Exchanges Bring Big Opportunities for the Industry

The following is based on a comprehensive analysis by PWC Health.

The new state-based exchanges represent a major business opportunity for the insurance industry — an estimated $205 billion in premiums by 2021. One year from now, 12 million Americans are expected to begin purchasing health insurance through exchanges. Federal subsidies will entice many to the program with coverage starting in 2014. By 2021, the exchange market is expected to more than double, marking the largest expansion of health coverage since the creation of Medicare in 1965.

“This is the largest open enrollment in our careers,” said Kim Jacobs, vice president of product and innovation at UPMC Health Plan. Individual state exchange members in 2021 are projected to range from 100,000 in states such as Maine to 3.5 million in California. “Public exchanges will create an irreversible shift in the insurance market that will ultimately change the way medical care is sold in the U.S.,” said Joel Ario, managing director of Manatt Health Solutions and the former head of insurance exchange planning at HHS.

Private Exchanges

Private, employer-focused exchanges have much to gain. Unbounded by public exchange requirements, private exchanges can experiment with different approaches and adapt rapidly to consumer demands. They may lead the way in the quality of customer experience. “In an exchange, employees spend money differently than employers think. Individuals often buy up when they understand their choices,” said Ron Goldstein, president and CEO of CHOICE Administrators. Choices can include services such as vision, chiropractic service or more coverage for family members. “We’ve relied heavily on the broker network to educate the individuals; as more choice is introduced into the system, we’ll need the brokers to continue to play that educator role,” he added.

Ario, said, “Private exchanges, already up and running in a handful of markets, may serve as innovation models in this new purchasing environment targeting employers and consumers seeking lower costs, greater transparency and convenience.” In many ways, the private exchange is the precursor to the public exchanges envisioned in the ACA. In the future, private exchanges will create an alternative for employers and for individuals who don’t qualify for government-subsidized insurance.

Private exchanges offer an alternative for employers to move toward a defined contribution approach that caps costs while offering access to a wider array of benefits. Starting in March 2013, employers will be required to notify employees about the new exchanges, providing detailed information on services offered and subsidy eligibility. The business must also clarify that it will not provide a contribution toward coverage if the employee enrolls in an exchange plan.

Medicaid Managed Care

Medicaid Managed Care organizations, which have experience addressing the needs of a lower income population, may be well equipped to serve the market. In the latter years, the average income of exchange participants trends slightly upward as higher income people join the exchanges. For example, in 2014, HRI estimates that 16% of the individual exchange population will have incomes above 300% FPL. The portion rises to 35% in 2021.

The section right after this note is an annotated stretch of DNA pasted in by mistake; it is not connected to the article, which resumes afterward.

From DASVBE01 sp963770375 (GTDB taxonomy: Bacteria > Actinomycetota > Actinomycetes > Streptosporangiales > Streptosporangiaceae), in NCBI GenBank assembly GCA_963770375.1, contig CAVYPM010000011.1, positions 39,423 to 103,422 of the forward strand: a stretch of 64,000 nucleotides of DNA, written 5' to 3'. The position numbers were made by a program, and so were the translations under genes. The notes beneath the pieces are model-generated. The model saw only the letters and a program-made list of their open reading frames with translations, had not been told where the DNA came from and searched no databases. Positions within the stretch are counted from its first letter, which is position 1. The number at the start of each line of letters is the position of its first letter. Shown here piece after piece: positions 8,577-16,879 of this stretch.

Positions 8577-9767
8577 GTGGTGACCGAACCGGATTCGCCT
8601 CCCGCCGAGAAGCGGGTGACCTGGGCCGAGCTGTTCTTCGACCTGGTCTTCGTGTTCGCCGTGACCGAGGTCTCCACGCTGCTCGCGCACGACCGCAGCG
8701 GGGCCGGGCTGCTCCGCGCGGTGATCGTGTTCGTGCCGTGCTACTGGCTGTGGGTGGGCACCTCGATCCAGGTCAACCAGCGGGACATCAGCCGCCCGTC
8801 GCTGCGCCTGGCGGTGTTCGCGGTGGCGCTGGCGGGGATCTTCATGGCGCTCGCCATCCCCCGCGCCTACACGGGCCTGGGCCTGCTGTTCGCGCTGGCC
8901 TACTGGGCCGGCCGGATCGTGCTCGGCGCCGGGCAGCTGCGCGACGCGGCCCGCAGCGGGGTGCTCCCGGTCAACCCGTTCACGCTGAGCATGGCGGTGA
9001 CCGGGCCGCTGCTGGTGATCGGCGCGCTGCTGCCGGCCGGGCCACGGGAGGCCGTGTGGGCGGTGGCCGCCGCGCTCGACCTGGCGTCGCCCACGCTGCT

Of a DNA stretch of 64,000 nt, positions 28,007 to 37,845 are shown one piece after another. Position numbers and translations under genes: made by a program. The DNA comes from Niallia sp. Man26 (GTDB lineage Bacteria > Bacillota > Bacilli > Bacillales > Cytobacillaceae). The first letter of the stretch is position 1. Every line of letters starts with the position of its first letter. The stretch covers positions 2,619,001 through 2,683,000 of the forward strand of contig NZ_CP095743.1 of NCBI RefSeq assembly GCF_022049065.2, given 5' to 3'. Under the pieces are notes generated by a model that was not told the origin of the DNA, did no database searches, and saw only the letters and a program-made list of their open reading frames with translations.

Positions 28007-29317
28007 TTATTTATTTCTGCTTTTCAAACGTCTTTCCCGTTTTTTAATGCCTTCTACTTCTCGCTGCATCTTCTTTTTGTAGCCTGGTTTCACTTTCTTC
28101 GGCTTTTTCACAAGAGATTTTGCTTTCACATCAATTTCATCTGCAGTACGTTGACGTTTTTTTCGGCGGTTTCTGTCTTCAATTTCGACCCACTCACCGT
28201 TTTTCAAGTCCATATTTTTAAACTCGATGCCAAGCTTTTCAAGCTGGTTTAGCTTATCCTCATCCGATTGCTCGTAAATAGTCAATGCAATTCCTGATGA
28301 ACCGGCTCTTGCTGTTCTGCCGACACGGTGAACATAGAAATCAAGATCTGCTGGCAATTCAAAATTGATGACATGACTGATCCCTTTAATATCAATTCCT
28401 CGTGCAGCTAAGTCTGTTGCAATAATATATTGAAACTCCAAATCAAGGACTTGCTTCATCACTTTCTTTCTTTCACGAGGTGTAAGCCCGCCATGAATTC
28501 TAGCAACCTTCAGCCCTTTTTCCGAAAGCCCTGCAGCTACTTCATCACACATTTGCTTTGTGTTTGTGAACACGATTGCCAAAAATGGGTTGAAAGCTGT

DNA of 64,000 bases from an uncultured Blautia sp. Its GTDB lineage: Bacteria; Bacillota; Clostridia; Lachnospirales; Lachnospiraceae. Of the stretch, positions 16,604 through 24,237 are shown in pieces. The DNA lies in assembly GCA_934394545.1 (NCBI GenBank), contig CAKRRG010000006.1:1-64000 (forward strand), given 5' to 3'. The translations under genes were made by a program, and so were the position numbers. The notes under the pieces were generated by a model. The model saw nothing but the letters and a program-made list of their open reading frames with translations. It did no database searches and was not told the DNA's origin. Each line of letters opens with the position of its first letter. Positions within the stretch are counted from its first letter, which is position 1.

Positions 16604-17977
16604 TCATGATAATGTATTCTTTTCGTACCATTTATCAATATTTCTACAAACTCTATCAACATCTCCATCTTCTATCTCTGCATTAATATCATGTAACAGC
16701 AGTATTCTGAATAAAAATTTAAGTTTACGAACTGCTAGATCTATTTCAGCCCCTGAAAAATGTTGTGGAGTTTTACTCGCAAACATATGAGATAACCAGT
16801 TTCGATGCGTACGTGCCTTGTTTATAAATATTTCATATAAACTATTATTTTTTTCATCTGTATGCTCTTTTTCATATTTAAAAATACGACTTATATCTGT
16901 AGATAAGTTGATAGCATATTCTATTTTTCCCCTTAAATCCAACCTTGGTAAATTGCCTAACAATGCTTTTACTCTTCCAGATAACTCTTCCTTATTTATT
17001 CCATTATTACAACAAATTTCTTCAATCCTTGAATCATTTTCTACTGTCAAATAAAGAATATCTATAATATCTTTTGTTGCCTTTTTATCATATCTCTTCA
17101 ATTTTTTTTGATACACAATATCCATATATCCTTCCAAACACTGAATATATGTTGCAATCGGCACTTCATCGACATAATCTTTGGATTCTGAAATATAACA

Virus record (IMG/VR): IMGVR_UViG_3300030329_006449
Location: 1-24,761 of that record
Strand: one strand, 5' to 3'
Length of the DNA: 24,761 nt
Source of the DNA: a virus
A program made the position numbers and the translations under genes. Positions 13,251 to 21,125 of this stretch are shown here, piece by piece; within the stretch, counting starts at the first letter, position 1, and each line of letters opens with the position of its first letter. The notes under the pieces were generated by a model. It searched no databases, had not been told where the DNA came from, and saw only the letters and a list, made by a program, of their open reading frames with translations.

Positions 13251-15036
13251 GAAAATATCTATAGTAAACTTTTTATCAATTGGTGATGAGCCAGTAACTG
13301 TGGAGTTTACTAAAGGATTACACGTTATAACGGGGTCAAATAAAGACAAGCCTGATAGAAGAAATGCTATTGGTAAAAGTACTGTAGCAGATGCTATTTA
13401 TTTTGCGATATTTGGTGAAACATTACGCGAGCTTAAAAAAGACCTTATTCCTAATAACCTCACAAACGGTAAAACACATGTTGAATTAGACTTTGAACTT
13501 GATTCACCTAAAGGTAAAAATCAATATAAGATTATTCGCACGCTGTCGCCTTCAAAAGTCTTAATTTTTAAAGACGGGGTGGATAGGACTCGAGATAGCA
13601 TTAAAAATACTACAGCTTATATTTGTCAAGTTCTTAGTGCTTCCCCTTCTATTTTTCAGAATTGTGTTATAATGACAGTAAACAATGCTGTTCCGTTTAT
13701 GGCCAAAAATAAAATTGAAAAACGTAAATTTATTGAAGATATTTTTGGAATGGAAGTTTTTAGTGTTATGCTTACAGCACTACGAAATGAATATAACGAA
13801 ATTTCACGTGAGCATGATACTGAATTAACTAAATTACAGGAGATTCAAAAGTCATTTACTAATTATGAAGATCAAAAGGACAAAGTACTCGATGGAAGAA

Challenges for Insurers

For carriers, thriving in this new market won’t be easy. Insurers will need to maintain a balance of healthy and sick members to limit adverse selection. Providers and insurers will face challenges in serving a new customer base with a demographic profile and health needs that differ from today’s insured population.

Insurance companies must determine how to price at the different levels of plans laid out in the ACA — bronze, silver, gold and platinum — each having cost sharing percentages. Consumers care about price; with all else being equal, price will win. That’s where health plans will start competing in the exchanges. Some plans will price low to attract new customers while some may price higher to avoid the sickest, costliest patients. Higher-priced plans with a better fitting provider network could beat out some lower-priced plans. As previous HRI research has shown, 47% of consumers are willing to pay more for additional insurance features, such as dental or vision coverage. Even more important to consumers is the quality of insurance coverage. Consumers cited benefits and provider network as their top two aspects that define quality. Lower costs came in third.

Insurers focus on finding the sweet spot in product pricing and managing the influx of enrollees. It may be easier for larger insurers to turn a profit under the small margins, said Ario. Large-scale acquisitions are a likely outcome. However, regional insurers and accountable care organizations could provide tough competition to larger companies in markets with fewer players because they know their customer base and they can be competitive on price and benefits.

The pace of state exchange planning poses challenges for insurance companies. The timeline to begin qualifying health plans begins in October, but no state is ready. High progress states, such as California and New York, hope to begin health plan certification in early 2013. Only a few carriers may find it realistic or worthwhile to participate in all 50 public exchange markets.